No. Once a hernia is repaired, its anatomy is disturbed. So a recurrence of a hernia arises from the weakest part of it. Hence it is neither direct nor indirect.
Yes, it can be.
1. Not enough pressure applied.
2. Finger is not on the deep inguinal ring.
Anyway, this method is just for crude assessment. The direct or indirect nature of a hernia is best identified during the surgery.
It comes from deep inguinal ring, passes obliquely through the inguinal canal and may continue through the superficial inguinal ring to the scrotum. It arises lateral to the inferior epigastric artery. Commonly due to persistent processes vaginalis.
It occurs as a result of weakened posterior wall of the inguinal canal and arise medial to the inferior epigastric artery. So a direct inguinal hernia is not within the spermatic code. It may descend to the scrotum though.
No importance! Management is the same for both.
Inferior epigastric artery.
As early as possible due to the high risk of strangulation.
1. Mesh repair (Gold standard).
2. Darning repair.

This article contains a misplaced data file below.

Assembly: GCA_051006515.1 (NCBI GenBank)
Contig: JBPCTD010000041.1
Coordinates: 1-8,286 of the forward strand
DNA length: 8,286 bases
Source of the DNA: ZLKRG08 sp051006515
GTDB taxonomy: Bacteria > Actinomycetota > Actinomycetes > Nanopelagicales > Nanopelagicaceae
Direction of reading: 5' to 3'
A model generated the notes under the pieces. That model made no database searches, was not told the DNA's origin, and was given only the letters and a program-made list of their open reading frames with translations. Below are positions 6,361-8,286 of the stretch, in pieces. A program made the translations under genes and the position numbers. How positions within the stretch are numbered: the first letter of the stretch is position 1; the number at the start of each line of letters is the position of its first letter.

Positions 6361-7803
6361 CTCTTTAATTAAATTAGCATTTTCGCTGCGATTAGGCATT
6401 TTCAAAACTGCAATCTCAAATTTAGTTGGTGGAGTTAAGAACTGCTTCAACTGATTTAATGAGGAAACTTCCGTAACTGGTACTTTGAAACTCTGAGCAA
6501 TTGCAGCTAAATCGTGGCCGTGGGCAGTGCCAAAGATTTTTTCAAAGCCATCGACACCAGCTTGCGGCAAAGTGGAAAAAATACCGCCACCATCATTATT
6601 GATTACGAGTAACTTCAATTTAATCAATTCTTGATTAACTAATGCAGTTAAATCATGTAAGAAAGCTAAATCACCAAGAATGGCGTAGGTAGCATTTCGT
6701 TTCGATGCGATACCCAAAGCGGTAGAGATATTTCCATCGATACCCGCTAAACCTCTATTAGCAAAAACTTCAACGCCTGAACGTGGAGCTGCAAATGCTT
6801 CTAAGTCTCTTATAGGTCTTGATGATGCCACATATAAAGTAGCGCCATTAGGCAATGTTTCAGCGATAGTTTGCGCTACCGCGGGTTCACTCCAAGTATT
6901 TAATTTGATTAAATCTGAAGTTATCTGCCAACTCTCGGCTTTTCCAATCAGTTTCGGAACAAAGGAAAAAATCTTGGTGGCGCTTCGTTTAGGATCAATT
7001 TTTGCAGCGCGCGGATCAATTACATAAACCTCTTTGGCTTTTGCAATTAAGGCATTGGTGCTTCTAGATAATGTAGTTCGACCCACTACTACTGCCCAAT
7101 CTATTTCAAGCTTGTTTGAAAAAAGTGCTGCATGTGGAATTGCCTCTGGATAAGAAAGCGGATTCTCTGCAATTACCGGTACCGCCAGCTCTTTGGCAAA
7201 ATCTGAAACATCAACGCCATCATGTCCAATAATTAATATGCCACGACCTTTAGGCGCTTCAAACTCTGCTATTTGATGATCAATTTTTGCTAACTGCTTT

3. Bassini repair.
4. Shouldice repair.
Indirect inguinal herniae require both herniotomy (excision of the hernia sac) & herniorrhaphy (hernial repair) while direct inguinal herniae usually only necessitate herniorrhaphy.
1. Chronic cough.
3. Cigarette smoking.
4. Bladder outflow obstruction (BOO)
1. Acute urine retention.
2. Hematoma formation.
5. Ischemic orchitis.
Less than 1%.
Ulcer Examination is a basic short case OSCE skill for all doctors and medical students.
Firstly, introduce yourself and get consent before you proceed to examine the patient. Examination of an ulcer is more or less similar to an examination of a lump. But some additional features have to be kept in mind.
2. Size (Extent).
3. Margin (Shape) – Regular? Irregular?
4. Edge – Sloping? Punched-out? Undermined? Rolled-out? Everted?
5. Floor – Healthy? Granulation tissue? Slough?
6. Discharge? – Serous? Serosanguinous? Purulent? Amount and smell?
Palpation (With a gloved hand)
1. Palpate the margin and edge.
2. Palpate the base – Muscle? Bone?
Palpation (Without gloves) – depending on the type of suspected ulcer from above
1. Temperature of the surrounding skin.
2. Regional lymphadenopathy.
3. Peripheral pulses.
4. Peripheral sensation and joint position sensations (JPS)
There is an ulcer over the right ankle just above the medial malleolus (Gaiter’s area). It is oval in shape, approximately 2cm x 3cm in size. Its margin is irregular, edge is sloping and the floor contains healthy granulation tissue. There is a serous discharge from the ulcer. The ulcer is superficial and the base contains subcutaneous tissue. The surrounding skin is warmer, pigmented and thickened. There are associated varicose veins. Peripheral pulses and sensation are normal and there is no inguinal lymphadenopathy.